A Friend I Never Got To Meet

I'm not exactly sure how my first interaction with Ryan Davis went online, but most likely, it ended with him sending me the response "BLOCKED". Ryan loved a good joke, and loved the interactions of those involved in said joke. He was always happy, and by his own admission, a guy that would read EVERY email sent to him.

I'm sitting here listening to the Saints Row 3 soundtrack, and remembering how dumb this game is. It makes me smile because I know that Ryan was such a huge fan of dumb shit, too. But let's back up a bit.

Five or so years ago I caught wind of, at the time, a huge controversy. Jeff Gerstmann was "forced to leave" GameSpot because of some salacious comments he made in a review about a game called "Kane and Lynch". I used to be a big reader of GameSpot, and it was THE place I went for my video game information. Somewhere though, I stopped reading it. It wasn't anything on their end, just something I didn't do anymore. But "Gerstmann-Gate" caught my eye. Reading the story, and what I thought were the facts, I decided to follow his story further.

I signed up to be a founding member of the unknown and untested site "Giant Bomb". It sounded stupid, but for all the right reason. Also, they had a picture of the "WOPR" on the site. At the time, it was just a "blog" and nothing more. I was on the waiting list to get first access to the official launch. Sure, why not. In 2008 the day after my birthday (July 21st) I was allowed to access the site. It was the gateway drug I never knew I needed.

Jeff brought with him from GameSpot a couple of dudes to help him start this thing up. One of them was a man named Ryan Davis. I started listening to their podcast called "Arrow Pointing Down". It was two dudes talking about energy drinks, gangsta rap, other dumb shit, and a bit of video games. I should have turned it off disappointed and found something else. However, the cast drew me in by being more genuine about everything, including video games. It was like sitting in on a conversation with a couple friends. This is were it all started with me.

Because of what Ryan and Jeff started with Giant Bomb, I was able to get enough courage together to start my own podcast, as well as start reviewing games. I didn't just want to review games, I wanted to put my own humor and attitude into those reviews. I wanted to do exactly what they had done. I wanted to be myself in the face of reviewers and sites that did things for "clicks" and "hits". Giant Bomb never really did anything to be popular, they did what they did because they WANTED to.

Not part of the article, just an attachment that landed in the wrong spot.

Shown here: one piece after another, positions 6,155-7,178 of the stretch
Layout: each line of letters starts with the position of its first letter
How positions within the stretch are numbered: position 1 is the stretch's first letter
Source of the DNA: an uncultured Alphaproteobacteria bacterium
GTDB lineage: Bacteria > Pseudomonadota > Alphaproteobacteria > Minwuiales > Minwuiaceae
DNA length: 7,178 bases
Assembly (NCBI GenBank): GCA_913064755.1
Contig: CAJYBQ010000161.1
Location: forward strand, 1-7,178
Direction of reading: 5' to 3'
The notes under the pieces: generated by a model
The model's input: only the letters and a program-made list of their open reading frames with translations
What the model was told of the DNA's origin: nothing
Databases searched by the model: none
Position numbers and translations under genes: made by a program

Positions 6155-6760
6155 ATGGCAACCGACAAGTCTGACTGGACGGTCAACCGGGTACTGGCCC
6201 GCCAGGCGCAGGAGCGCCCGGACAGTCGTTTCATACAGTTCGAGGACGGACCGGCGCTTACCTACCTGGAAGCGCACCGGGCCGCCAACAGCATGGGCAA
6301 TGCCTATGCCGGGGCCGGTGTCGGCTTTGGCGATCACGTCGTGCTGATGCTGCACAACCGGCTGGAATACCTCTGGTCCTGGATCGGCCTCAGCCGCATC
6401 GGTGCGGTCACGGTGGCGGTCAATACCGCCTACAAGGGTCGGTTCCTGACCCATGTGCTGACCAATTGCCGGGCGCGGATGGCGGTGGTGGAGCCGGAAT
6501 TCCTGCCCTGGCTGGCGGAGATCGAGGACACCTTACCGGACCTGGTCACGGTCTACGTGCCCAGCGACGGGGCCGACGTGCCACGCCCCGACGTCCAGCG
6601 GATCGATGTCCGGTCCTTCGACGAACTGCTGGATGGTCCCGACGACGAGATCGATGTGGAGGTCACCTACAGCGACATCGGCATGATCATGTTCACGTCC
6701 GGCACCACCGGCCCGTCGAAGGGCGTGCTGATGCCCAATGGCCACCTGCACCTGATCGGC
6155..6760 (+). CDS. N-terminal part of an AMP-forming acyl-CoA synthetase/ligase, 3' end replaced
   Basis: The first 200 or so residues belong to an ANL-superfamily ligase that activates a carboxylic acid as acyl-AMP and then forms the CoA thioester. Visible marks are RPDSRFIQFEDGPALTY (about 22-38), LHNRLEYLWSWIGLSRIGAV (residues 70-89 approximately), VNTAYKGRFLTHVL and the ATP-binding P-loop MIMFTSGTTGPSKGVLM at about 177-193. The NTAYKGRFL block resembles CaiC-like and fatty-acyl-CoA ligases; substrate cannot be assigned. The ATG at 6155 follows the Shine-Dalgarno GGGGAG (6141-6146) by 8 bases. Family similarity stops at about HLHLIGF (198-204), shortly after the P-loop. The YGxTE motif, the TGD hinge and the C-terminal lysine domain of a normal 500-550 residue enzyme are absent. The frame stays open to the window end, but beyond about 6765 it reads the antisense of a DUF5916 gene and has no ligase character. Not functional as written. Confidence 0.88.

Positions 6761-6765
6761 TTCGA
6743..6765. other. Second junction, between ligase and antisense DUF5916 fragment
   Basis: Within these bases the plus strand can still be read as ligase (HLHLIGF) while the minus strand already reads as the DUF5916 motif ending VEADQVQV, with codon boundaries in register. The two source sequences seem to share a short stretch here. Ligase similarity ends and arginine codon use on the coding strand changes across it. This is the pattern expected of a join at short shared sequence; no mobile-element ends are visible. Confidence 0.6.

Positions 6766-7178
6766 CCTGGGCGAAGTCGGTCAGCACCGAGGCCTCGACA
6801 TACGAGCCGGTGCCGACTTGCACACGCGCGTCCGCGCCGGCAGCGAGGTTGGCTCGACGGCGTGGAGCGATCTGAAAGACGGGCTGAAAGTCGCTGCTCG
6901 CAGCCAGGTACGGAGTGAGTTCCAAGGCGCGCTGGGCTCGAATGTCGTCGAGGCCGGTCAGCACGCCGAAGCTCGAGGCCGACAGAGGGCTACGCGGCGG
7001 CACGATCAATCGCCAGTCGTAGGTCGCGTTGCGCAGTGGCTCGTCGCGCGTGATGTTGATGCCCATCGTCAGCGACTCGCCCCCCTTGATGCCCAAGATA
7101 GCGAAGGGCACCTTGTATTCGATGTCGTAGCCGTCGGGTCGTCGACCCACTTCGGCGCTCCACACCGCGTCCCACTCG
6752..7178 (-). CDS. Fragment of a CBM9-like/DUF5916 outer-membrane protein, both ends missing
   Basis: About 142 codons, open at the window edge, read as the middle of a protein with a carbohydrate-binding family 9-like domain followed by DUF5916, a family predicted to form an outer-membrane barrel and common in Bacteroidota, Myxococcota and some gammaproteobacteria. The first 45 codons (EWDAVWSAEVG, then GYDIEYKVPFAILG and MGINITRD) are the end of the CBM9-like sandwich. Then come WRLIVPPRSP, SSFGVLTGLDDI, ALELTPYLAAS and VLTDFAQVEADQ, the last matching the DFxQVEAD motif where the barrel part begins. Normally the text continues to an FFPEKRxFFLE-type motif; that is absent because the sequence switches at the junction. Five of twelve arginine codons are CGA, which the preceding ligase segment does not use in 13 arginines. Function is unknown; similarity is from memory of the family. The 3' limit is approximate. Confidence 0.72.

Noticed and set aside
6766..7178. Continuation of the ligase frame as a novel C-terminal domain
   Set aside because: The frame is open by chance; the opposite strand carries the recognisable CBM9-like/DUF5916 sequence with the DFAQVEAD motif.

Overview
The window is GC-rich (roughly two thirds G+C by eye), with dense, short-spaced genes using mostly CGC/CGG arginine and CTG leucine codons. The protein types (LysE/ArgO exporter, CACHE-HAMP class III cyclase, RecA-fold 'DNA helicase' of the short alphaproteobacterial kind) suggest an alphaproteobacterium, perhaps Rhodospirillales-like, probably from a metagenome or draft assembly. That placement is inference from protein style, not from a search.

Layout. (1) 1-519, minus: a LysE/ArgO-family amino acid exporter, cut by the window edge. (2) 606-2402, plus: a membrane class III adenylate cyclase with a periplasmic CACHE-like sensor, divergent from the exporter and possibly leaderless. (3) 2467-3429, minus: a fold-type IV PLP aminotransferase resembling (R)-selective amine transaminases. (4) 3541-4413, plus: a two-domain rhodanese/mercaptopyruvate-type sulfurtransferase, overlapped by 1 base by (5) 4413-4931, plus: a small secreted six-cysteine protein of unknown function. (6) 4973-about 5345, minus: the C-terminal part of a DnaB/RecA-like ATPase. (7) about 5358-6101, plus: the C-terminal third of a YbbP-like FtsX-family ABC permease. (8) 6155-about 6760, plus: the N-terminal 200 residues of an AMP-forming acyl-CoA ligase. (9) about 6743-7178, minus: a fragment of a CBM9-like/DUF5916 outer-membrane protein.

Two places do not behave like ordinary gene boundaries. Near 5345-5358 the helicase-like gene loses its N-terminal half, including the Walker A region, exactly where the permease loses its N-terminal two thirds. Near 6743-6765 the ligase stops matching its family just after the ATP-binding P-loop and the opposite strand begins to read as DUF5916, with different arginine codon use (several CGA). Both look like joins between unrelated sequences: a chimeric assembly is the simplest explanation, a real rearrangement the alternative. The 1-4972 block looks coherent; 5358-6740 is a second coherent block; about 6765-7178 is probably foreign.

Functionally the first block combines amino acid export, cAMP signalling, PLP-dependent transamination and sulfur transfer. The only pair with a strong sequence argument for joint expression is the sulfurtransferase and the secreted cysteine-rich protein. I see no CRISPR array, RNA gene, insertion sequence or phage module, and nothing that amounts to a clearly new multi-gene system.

Ryan was a great person, though I never met him before, I felt like if I had the chance, he would have treated me like someone he had known all his life. Interactions heard (or seen) on the Bombcast only led me to realize Ryan, Jeff and the rest of the Giant Bomb crew were not only great friends, but treated everyone outside as friends as well.

Finding out Ryan had passed this morning was like finding out that my best friend was gone. Much like my cat that died the day after Ryan (what a week), the bombcast, and by association Ryan, were always there when I needed some cheering up, and some company. I always knew that when I was bored, lonely, or just depressed, I could watch a Quick Look or listen to an old Bombcast for a smile.

I'm saddened by the fact that Ryan is gone for so many reasons. He was so excited for the coming console releases, and I was excited to hear his take on all the dumb shit that Sony and Microsoft were going to do. He won't get to play anymore of the horrible games that he forced himself to play for OUR amusement. He'll never get to see if the Vita or the WiiU will ever be a viable purchase for anyone outside "the industry".

This is, of course, the trivial stuff, not the things that matter to real life. Like the fact that he had just gotten married to the love of his life, Anna. The fact that they had barely begun life as a family unit. I never got to hear him say "My wife, Anna." on the Bombcast. His family now has a huge hole where a big, generous, sometimes sweaty man used to be. All the people that he worked with regularly at Giant Bomb that had become family. The (most likely) legions of fans that will never get to hear or see him again. The ones that didn't get a big sweaty hug from Ryan at a con. The people that will never truly know what it was like to see Ryan "perform" during a Big Live Live Show Live. We all feel a bit empty now that he is gone.

No, I never got to meet Ryan. I never got to buy him that drink I always wanted to. I'll never get to meet someone that I idolized. Ryan Davis was almost exactly a year younger than me. This past week he passed away suddenly and the void he leaves will never be filled, for myself and many, many others. Ryan was as quick to give out a middle finger in jest, and quicker to help a person out. He was the king of the driveway, a summerjam scholar, and an (almost) oppressive force of positivity in a field full of cynics and pessimists. He will be truly missed. This weekend I look forward to getting hammered on Bourbon. Highball glass, one ice cube. Cheers, buddy. Though I never met you in person, you have touched my life in ways you will never know, and I miss you like crazy.

My last interaction with Ryan was the week before his wedding, and honestly, it couldn't be a much better way to remember him.

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